THERE IS ONLY one thing left to do now that the Phillies are officially the worst home team since France.
Reverse the karma. No more home games until further notice.
When the Phillies return from what will undoubtedly be another search-and-destroy mission to the hostile sandspit that is Pinellas County, Toronto's symbolically depressing Rogers Center and Atlanta's annoying Chop City, they will be back in the deep doo-doo of home cooking, batting last, playing before nightly sellouts in their upholstered cash register, enduring 24/7 canonization and wearing giant bull's-eyes on their backs.
Fans everywhere are offering suggestions, but here's the way it has to be . . .
When the Phillies come back to town for 10 games leading into the All-Star break, they will be the Visitors.
When the team charter lands, the buses will not return to the Money Pit.
Even as the Phillies are transported in air-conditioned comfort to the Four Seasons Hotel, where joggers are offered a bottle of water by the doorman, their wives, kids and significant others will have already been flown to Orlando, for a 10-day vacation at Disney World.
The team that was swept back-to-back by the Blue Jays and Orioles en route to a 1-8 homestand will be checked in. Their travel luggage delivered to their rooms - all the neat entitlements that makes the life of a major league ballplayer so special. The new itineraries will have been handed out on the charter and, of course, the meal-money envelopes.
The team bus will take the rookies and broadcasters down Broad Street the next afternoon. The manager, coaches and veterans will already be at the Yard, trying to figure out of the geography of the Visitors Clubhouse. In each locker, the Phillies' road grays will be neatly hung by the staff of visiting clubhouse manager Kevin Steinhour. Behind first base, in the former home clubhouse, Phil Sheridan will be introducing himself to the new home team, first the Mets for three, followed by the Reds for four, then the Pirates for three.
Look, this can't get much worse, so let's change the dynamic a little.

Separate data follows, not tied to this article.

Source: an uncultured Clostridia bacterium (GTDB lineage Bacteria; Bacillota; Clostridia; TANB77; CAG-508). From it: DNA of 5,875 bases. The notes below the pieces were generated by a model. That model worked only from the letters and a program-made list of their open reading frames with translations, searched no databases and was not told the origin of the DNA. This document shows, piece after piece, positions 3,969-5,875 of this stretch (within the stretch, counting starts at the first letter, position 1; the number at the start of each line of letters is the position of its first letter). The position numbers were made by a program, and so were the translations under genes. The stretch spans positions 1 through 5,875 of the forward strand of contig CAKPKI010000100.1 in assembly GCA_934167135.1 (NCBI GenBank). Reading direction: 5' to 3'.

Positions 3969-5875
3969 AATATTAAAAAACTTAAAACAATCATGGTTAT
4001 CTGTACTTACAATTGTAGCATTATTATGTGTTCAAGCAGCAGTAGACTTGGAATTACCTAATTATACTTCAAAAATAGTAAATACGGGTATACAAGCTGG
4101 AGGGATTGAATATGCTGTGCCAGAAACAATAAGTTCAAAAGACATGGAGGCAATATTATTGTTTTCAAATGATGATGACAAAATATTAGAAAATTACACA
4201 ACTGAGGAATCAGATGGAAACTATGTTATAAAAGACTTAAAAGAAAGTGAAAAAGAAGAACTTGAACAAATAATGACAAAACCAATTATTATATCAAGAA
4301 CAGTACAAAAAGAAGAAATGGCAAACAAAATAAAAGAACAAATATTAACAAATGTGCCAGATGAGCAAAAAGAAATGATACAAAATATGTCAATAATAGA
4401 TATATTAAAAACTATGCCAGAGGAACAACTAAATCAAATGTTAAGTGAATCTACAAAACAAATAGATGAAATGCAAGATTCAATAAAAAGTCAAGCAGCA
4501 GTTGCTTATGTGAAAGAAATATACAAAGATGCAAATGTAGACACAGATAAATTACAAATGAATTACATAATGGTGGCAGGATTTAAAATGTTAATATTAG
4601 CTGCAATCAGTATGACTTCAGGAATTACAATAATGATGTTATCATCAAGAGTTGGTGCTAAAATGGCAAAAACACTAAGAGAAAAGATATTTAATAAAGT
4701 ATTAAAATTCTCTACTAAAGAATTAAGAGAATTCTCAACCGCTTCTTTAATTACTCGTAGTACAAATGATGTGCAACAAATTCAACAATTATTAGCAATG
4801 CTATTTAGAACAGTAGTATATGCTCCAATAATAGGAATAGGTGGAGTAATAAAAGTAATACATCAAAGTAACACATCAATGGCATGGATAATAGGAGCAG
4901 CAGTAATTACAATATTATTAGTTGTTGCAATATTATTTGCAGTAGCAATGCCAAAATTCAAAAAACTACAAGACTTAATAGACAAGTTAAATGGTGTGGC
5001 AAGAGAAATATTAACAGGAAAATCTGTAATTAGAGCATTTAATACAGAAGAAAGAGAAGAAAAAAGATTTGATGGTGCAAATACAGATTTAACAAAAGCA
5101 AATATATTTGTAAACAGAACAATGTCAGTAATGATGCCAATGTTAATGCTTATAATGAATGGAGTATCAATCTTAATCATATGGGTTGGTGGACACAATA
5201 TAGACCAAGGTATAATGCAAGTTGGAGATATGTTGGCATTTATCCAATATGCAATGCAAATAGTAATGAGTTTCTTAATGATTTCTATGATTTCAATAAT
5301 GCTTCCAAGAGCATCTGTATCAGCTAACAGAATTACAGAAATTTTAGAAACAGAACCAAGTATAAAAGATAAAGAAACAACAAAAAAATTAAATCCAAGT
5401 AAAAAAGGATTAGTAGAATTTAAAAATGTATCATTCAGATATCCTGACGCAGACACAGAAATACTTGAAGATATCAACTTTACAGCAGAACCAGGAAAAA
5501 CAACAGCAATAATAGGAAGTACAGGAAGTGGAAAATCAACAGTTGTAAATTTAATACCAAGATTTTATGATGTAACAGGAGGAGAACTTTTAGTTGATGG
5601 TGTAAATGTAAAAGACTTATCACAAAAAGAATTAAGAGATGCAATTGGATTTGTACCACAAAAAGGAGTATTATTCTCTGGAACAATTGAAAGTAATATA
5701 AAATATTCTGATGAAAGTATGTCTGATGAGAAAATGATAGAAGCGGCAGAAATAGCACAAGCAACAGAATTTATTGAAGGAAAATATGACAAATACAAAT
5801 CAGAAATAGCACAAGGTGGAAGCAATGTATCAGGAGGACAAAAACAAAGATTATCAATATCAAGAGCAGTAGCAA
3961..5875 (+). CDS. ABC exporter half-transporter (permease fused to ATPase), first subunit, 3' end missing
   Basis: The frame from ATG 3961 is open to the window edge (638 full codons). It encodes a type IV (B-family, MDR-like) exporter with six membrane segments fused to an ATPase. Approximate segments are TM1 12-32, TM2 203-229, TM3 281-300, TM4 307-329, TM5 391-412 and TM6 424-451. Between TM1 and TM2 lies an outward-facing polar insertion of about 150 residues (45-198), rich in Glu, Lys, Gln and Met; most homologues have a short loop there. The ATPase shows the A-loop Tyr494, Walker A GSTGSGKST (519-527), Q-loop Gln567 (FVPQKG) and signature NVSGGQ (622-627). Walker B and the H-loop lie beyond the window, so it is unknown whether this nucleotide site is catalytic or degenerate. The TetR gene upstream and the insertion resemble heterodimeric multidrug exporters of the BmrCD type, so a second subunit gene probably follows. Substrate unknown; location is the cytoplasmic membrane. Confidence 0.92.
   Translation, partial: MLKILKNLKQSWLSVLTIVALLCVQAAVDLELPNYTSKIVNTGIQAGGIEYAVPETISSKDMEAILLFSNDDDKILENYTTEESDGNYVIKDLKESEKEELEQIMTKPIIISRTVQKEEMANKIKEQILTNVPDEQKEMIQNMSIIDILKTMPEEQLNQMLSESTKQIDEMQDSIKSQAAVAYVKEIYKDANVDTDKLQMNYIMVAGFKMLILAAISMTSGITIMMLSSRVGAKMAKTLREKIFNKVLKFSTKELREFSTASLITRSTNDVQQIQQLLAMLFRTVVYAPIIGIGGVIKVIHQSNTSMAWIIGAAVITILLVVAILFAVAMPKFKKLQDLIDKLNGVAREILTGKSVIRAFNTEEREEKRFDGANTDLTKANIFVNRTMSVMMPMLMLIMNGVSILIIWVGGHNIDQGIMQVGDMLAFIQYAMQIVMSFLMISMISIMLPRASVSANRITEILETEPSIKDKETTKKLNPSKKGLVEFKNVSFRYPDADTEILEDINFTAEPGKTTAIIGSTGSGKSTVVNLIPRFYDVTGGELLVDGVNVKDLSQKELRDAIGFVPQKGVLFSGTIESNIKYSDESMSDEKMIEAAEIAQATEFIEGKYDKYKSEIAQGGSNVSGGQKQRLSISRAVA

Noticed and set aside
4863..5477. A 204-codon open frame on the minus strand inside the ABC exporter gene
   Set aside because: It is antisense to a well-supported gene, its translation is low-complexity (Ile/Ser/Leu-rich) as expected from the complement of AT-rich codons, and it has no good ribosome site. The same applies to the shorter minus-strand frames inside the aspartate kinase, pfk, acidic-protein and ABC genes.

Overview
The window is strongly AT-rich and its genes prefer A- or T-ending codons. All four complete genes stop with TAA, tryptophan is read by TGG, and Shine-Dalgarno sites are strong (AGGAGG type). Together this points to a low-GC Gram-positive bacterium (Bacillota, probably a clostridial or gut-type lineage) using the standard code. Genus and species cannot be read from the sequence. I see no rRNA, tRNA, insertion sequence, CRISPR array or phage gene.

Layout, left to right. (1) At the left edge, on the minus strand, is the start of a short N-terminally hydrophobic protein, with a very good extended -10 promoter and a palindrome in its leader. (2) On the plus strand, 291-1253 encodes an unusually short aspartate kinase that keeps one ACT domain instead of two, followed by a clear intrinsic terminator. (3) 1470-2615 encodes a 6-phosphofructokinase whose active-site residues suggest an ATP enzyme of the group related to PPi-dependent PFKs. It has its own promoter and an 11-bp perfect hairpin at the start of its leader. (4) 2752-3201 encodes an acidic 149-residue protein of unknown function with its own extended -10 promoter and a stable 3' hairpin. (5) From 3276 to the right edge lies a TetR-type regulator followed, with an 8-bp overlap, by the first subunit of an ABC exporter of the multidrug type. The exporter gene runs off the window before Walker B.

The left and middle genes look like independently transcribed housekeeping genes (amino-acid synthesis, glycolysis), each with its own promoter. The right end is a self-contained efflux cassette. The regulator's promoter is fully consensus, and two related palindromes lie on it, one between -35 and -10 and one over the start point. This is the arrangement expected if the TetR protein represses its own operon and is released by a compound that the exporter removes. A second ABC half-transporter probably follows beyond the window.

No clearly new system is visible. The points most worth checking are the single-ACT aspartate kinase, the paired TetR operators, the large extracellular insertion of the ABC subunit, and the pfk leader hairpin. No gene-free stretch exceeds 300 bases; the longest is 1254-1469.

Take away the Phillies' 8-2 record against the Washington Nationals, a team in urgent need of a stimulus package, and they are - ready for this? - 28-29 against the rest of their opponents.
OK, let's go over the simple rules for this upcoming "roadstand:" Try to turn the page on the no-walk, 10-strikeout performance in eight innings pitched that became a 2-1 loss for Cole Hamels. Or that Orioles starter Jeremy Guthrie earned his first victory in nearly a month.
Phils wear gray roadies and bat first. They have the third-base dugout, visitors' clubhouse and top-shelf bullpen, the one where fans can give lefthanded reliever Jack Taschner advice on how to throw strike one. And if deep reserve catcher Paul Bako happens to be catching down there, well, the journeyman called up from Lehigh Valley so Charlie can use Chris Coste to pinch-hit might be hearing helpful hints such as, "Hey, meat, get the donut off your bat."
Not to belabor the obvious . . . But going into battle without injured Raul Ibanez, very ill Ryan Howard and Jimmy Rollins - .216, .261 OBP - impersonating a leadoff hitter, is like giving your opponent a three-run spot. Charlie Manuel was wearing a brace on his left wrist yesterday after a player ran into him in the dugout Thursday. Or, did Chuck injure it trying to play baseball with one hand tied behind his back?
We're going to need full fan cooperation to create the proper atmosphere of hostility that teams can expect on the road. That means no Phanatic. In fact, our Phuzzy Phriend will be at Disney World, entertaining the kids. You're going to have to put up with three inferior mascots: Mr. Met, Mr. Red and the Pirate Parrot. Hopefully, the Parrot is over that white-powder thing that got him in so much trouble back in the '80s.
Look, I realize a fan base travels on its stomach and credit cards. So you'll have to forgo a lot of The Bank's delectable culinary offerings. Not to worry, though. Some of baseball's most famous foods will be available, including Dodger Dogs, the famed clam chowder from Fenway Park and grills filled with Milwaukee's best brats, knockwursts and other artery-clogging tubes of sizzling grease.
All work and no play . . . The hotel bar is on-limits for the Phillies' traveling party. It's a hollow perk, however. Players stopped hanging in hotel bars about the time GM Paul Owens made them the home office of his road operation. Back in the day, Owens had a curfew. Manuel does not. So the lads are welcome to visit the Society Hill and Penn's Landing watering holes. OK, they're not Chicago's "Lodge," but what is?
Now, this is vital. You have to boo these guys just as if they're the enemy - particularly in the Mets series, where you'll have plenty of help.
Just remember when you meet the enemy on the Phillies' next roadstand, they are yours. *
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